It may be time to stop thinking that what goes down in a game world like Azeroth has no impact on the "real world."
Azeroth, the fictional location of the epic-scale events in World of Warcraft (WoW), the popular online role-playing game, may as well be a monster-thronged baseball diamond. In WoW, being part of a raid to defeat a nasty boss (powerful enemy) is an experience as "real," emotionally rich and memorable, as winning a high school championship game. Twelve million rabid players will attest to this.Time spent with digital gaming is no longer considered an escapist pastime for a geek minority, but as integrated into our routines as our morning commutes. According to the Entertainment Software Association, almost 70 percent of all heads of household and 97 percent of youth are gamers, 40 percent of these being female.
As gaming and real life converge, Jane McGonigal's Reality is Broken: Why Games Make Us Better and How They Can Change the World (Penguin, 388 pp., illustrated, $26.95) is the right book at the right time. McGonigal proposes a fascinating and provocative, if troubling, manifesto that adds to our understanding of the appeal and potential power of digital games.
McGonigal's central thesis is this: Reality is discouraging, unproductive, disconnected, and broken in about a dozen other ways. Meanwhile, electronic games are already "fulfilling genuine human needs," she writes, in ways that our real lives often fail to. If lessons learned from Call of Duty or Wii boxing were applied to everyday life, could reality be "fixed"? Could day-to-day drudgery be slayed?
McGonigal replies: Game on!
"Games focus our energy, with relentless optimism, on something we're good at" and make us "a part of something bigger." Make life more game-like, and completing an onerous task becomes cake. Make reducing energy consumption like a video game with a scoreboard, and we'd get split-second feedback. Instead of receiving magical swords, we'd get the reward of knowing our progress. Or even feel "fiero," that emotional high after triumph on the battle or playing field. Log into a volunteering game with a "mission dashboard'' of "available quests'' and doing good feels like an adventure. We'd "level up" like a humanitarian avatar.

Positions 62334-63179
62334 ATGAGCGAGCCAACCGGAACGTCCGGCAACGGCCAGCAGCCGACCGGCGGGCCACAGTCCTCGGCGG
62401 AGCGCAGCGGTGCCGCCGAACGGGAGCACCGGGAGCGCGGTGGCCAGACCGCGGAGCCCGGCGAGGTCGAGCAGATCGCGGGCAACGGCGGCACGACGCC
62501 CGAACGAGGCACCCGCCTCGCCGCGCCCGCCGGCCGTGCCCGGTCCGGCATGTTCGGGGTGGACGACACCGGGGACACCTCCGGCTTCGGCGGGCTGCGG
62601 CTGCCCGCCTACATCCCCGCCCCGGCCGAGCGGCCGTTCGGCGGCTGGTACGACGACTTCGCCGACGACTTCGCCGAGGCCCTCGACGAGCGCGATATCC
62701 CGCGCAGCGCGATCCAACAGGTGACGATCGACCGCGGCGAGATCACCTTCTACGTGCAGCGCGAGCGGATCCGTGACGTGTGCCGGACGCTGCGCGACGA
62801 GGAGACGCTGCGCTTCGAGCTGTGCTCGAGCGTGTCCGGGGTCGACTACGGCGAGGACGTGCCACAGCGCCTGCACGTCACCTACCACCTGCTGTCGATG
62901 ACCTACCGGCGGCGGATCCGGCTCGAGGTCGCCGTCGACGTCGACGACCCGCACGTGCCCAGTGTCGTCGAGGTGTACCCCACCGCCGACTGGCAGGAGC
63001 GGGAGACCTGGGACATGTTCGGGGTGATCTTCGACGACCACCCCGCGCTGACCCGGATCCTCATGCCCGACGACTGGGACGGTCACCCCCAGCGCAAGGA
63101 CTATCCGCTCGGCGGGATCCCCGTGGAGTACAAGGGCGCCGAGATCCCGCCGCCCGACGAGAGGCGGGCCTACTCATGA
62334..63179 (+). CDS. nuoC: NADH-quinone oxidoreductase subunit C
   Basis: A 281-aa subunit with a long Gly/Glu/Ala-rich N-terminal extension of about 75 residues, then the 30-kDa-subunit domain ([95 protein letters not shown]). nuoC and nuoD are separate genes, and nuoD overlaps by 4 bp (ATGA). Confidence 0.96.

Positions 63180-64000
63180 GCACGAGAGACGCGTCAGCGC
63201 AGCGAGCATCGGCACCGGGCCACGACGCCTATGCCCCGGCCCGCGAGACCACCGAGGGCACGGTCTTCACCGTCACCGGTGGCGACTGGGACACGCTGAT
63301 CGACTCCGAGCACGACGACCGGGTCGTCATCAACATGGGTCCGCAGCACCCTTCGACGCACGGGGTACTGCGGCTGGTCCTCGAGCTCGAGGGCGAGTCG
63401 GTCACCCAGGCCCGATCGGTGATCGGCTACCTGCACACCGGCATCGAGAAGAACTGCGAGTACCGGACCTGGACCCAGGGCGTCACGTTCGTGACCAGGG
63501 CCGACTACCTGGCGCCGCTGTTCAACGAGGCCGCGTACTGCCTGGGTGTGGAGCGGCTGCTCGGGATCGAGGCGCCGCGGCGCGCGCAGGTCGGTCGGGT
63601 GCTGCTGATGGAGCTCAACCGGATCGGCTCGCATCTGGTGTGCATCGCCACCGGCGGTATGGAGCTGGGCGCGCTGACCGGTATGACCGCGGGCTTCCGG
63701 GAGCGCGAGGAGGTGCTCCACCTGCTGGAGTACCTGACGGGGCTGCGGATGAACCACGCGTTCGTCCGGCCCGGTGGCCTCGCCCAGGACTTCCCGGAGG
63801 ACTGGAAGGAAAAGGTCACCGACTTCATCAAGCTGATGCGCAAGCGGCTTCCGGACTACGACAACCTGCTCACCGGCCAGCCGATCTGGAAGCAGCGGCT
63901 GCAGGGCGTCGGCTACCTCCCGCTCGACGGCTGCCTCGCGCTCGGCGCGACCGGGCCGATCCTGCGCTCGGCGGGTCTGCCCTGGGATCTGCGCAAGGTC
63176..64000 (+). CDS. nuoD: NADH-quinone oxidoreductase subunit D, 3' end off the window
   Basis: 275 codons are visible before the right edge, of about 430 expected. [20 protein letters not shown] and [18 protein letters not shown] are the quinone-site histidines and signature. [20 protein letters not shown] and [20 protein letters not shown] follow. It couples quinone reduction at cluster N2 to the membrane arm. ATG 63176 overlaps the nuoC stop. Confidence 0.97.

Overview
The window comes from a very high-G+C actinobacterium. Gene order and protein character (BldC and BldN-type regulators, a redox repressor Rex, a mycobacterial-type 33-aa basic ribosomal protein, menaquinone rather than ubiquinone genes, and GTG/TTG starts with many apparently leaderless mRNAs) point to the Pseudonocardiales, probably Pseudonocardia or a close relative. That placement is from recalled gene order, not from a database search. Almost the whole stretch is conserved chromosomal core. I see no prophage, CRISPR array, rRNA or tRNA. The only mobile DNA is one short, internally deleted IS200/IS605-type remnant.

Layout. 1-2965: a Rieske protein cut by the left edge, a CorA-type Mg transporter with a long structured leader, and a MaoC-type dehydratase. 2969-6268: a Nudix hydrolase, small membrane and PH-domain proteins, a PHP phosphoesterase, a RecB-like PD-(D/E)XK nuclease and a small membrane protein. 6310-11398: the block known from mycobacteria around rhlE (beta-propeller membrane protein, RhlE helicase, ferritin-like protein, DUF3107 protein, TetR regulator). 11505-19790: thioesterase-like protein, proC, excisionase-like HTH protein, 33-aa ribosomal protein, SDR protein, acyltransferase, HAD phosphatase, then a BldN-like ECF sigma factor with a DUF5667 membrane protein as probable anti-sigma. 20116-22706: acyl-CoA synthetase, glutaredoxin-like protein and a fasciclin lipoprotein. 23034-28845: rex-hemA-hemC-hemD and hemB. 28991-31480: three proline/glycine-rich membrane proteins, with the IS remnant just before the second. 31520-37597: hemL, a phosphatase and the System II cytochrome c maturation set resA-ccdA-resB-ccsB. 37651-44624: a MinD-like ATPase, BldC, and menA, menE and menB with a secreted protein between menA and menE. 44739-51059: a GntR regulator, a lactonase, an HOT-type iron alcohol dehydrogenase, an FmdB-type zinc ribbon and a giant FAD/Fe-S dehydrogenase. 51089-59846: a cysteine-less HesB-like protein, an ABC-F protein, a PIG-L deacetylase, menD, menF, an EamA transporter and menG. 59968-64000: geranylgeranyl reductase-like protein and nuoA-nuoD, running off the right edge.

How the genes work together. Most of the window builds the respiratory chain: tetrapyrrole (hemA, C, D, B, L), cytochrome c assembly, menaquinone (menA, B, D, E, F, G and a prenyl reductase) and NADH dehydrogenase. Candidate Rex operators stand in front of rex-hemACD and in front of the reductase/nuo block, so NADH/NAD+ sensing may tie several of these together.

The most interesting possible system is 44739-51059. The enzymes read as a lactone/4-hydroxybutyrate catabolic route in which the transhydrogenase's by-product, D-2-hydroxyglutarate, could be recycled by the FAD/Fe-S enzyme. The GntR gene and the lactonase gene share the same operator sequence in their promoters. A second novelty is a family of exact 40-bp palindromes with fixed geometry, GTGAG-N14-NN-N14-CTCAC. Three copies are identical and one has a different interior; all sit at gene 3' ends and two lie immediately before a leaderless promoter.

McGonigal is a clear, methodical writer, and her ideas are well argued. Assertions are backed by countless psychological studies. Yet it's hard to forget that McGonigal's rosy recommendations stem from a rather pessimistic view of what life doesn't provide: not enough encouragement, not enough meaningful hard work, insufficient structure, no way to fail in safe ways. You have to buy these critiques for her thesis to work.
You also have to believe that games induce not just post-game hooting and back-slapping, but lasting behavioral impact. McGonigal says we're already making strides with alternate reality games like Nike+, which automatically logs miles you run and lets you amicably compete against other runners. It even creates a digital "Mini" who resembles you - and whose mood depends on how often you hit the road. The game's 2 million-strong player base suggests it works. The effects of an alternative reality contest like Chore Wars are more dubious. Players create avatars and embark on epic tasks like "Conjuring clean clothes," aka doing the laundry. The more chores you do, the more virtual gold you stockpile, later redeemable for real world rewards like allowance or drinks. But is this more enduring or effective than a work wheel posted on the fridge?
In the final section of Reality Is Broken, McGonigal's argument lies closer to hope than practicality. She wants to create "very big games" - massive, collaborative problem-solving projects - that will tackle issues like hunger, cancer, and poverty. In one existing, smaller-scale example, editors of the Guardian newspaper asked readers to sift through records of expense reports from British MPs and flag abuses. Not technically a video game, the crowd-sourced project created a puzzle-solving urgency, and ended with real world results: Several MPs resigned. Whether such a strategy could be as effective in fighting a scientifically, medically, and socially complex problem like cancer seems less likely.
Games do expand creativity and forward thinking. That we do need rewards and ways to feel heroic is clear. Yet this "games fix all" gospel feels blindered. McGonigal pushes a game called Foursquare, wherein you use a mobile device to "check in" your location at a club or museum. Knowing I'm at the local watering hole is supposed to encourage my pals to scurry away from their computers to meet me. Suddenly, getting a beer feels like a game of hide-and-seek.
But do we really want another device to check, another message to send? I go to my corner cafe to see friendly faces because I enjoy chance encounters. If I want to meet a friend for coffee, I'll text him. My sense of community is largely created by spending face-time time in it, not by uploading another set of data.
McGonigal's dream of making life more game-like, and making gaming more life-like, is admirable. Yet I suspect we'll keep playing games for diversion and to forge connections. Learn a few things along the way - how to play well with others - sure. But we need not necessarily become better humans once the computer is turned off. We just want to have fun.
Ethan Gilsdorf is a journalist, critic, and the author of Fantasy Freaks and Gaming Geeks: An Epic Quest for Reality Among Role Players, Online Gamers, and Other Dwellers of Imaginary Realms. Contact him at www.ethangilsdorf.com.